By Lukoye Atwoli
Sunday Nation 19 August 2012
A few weeks ago, we were treated to a spectacle in which a famous televangelist was caught on camera tricking his congregation about his healing powers. He allegedly coached a woman to pretend that she had some mouth condition, and then went ahead and claimed to use some divine powers to heal her.
Despite the hullaballoo even in the evangelical Christian community, the noise has now died down, and one should not be surprised if the televangelist has gone back to his regular business.
Distressingly, however, even as the saga raged, national television stations continued to air episodes of other “healing” pastors purportedly treating all kinds of affliction each weekend. Claims are still being made on TV that some of these pastors are curing HIV, cancer and other chronic illnesses using various combinations of prayer and exorcism.
Whenever one first comes across these claims, there is a great temptation to blame the purveyors themselves and, to a lesser extent, the consumers of this sort of tripe. With time, however, one learns that there is a role for the government in all this. Unfortunately, due to fear of the unknown, the occult or religion, those in policy and leadership positions dare not touch these charlatans.
There are government departments responsible for vetting and approving medicines and medical procedures, as well as medical practitioners. They determine who may practise what sort of medicine, the sort of training required, and what substances may be administered as medications or treatments.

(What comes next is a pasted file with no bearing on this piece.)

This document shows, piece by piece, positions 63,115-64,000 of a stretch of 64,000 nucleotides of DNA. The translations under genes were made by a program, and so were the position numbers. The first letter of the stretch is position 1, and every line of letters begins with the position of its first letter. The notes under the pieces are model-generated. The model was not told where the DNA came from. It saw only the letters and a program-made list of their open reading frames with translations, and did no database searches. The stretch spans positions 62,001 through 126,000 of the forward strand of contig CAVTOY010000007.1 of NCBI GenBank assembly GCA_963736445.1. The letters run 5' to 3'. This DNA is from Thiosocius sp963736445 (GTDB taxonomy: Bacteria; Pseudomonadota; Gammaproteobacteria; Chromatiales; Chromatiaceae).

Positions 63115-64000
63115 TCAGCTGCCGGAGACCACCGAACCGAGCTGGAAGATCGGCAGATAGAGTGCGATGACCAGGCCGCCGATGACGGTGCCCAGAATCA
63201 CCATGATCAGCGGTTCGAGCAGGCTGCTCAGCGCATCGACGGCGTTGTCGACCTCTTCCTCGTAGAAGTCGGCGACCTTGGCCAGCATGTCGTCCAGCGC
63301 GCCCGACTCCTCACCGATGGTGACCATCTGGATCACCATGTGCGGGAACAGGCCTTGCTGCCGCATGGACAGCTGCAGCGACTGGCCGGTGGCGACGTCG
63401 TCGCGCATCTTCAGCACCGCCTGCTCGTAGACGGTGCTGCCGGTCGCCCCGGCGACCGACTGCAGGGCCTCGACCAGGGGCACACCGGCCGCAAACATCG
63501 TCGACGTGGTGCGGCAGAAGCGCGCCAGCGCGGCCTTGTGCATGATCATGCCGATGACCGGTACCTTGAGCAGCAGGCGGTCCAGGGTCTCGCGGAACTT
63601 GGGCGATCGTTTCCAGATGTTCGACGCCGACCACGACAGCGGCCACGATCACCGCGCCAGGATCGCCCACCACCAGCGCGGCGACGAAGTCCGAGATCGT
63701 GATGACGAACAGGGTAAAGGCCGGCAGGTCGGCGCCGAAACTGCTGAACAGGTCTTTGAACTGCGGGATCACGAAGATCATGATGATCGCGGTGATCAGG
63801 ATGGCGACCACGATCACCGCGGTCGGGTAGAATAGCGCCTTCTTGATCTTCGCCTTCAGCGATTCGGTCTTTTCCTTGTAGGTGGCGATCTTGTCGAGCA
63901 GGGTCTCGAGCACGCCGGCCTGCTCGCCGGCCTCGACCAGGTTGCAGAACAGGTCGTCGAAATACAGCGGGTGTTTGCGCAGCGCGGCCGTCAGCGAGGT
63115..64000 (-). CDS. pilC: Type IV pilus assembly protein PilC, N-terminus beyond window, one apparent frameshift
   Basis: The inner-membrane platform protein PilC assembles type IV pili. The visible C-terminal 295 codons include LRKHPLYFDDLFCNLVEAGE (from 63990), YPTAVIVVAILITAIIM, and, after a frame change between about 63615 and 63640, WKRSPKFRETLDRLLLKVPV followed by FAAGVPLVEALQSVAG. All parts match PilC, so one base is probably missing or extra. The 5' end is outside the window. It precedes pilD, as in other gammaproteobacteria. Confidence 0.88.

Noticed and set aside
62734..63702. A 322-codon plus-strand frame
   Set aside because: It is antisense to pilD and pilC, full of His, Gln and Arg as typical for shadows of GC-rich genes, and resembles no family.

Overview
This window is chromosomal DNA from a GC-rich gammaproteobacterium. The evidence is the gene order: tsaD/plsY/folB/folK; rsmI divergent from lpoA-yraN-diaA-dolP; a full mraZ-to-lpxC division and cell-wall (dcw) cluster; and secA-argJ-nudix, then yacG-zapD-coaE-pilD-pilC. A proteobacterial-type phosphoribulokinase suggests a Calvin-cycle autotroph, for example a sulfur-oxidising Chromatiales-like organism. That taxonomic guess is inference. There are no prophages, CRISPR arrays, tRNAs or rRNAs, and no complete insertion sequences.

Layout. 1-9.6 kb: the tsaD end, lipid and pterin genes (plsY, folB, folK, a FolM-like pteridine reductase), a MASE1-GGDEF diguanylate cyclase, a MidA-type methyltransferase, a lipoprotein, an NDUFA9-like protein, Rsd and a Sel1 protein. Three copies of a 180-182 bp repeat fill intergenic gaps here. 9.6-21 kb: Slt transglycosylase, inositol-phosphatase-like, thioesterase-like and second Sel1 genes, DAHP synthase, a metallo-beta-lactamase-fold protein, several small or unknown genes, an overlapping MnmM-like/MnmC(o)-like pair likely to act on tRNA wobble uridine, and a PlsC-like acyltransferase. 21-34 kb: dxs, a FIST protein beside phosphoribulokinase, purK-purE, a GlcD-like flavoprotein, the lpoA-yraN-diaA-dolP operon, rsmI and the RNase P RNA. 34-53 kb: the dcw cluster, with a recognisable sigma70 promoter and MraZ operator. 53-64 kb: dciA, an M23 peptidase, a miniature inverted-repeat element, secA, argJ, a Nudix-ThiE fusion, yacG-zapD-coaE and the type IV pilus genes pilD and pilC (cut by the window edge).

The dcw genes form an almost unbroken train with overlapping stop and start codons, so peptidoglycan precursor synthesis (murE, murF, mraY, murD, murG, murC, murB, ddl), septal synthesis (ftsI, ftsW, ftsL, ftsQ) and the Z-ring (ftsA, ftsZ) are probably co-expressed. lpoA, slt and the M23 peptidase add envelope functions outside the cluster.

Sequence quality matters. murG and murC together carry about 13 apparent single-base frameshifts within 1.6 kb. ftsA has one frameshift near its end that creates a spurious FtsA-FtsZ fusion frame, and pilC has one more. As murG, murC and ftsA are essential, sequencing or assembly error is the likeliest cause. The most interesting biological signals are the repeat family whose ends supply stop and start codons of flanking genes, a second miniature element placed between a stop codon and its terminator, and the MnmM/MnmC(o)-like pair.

On an average day, they keep themselves busy monitoring doctors, hospitals, pharmacies and other health workers. If one were to ask these bodies if they have any role to play in regulating the so-called “religious healers”, they would unanimously respond in the negative.
A closer examination of the facts would, however, prove them wrong. Consider the following actual cases.
A person with HIV/Aids goes to “Bishop” so and so for prayers after “witnessing” his healing abilities on national TV, complete with a parade of emaciated “end-stage HIV patients” who get healed through prayer and exorcism. He goes for these prayers and subsequently stops taking his medications or attending his usual clinic. His condition deteriorates and he dies within a few months.
Another person living with cancer goes through the same routine in the hope for a cure, with the same disastrous results. This is repeated for people with diabetes, hypertension, and even mental illness. One must remember that these “procedures” are not done for free. Beneficiaries are required to make some contribution to the pastor’s kitty.
What would one say these “bishops”, “apostles” and “pastors” are selling? Aren’t they selling medical services, purporting to cure a wide range of chronic diseases? Would the relevant government agencies remain silent if some doctor started advertising her ability to “cure” HIV, cancer or diabetes? Wouldn’t they require her to produce evidence of the efficacy of her methods?
Wouldn’t they subject her purported cures to the most rigorous scientific testing in order to safeguard the health of consumers? Why shouldn’t we require the same standard for these dubious clergymen who traffic in fake miracles?
The Medical Practitioners and Dentists’ Board and other regulatory agencies in the ministries of Health need to get together and control these harmful quacks.
Dr Lukoye Atwoli is the secretary, Kenya Psychiatric Association, and a lecturer at the Moi University’s school of medicine email@example.com; twitter @LukoyeAtwoli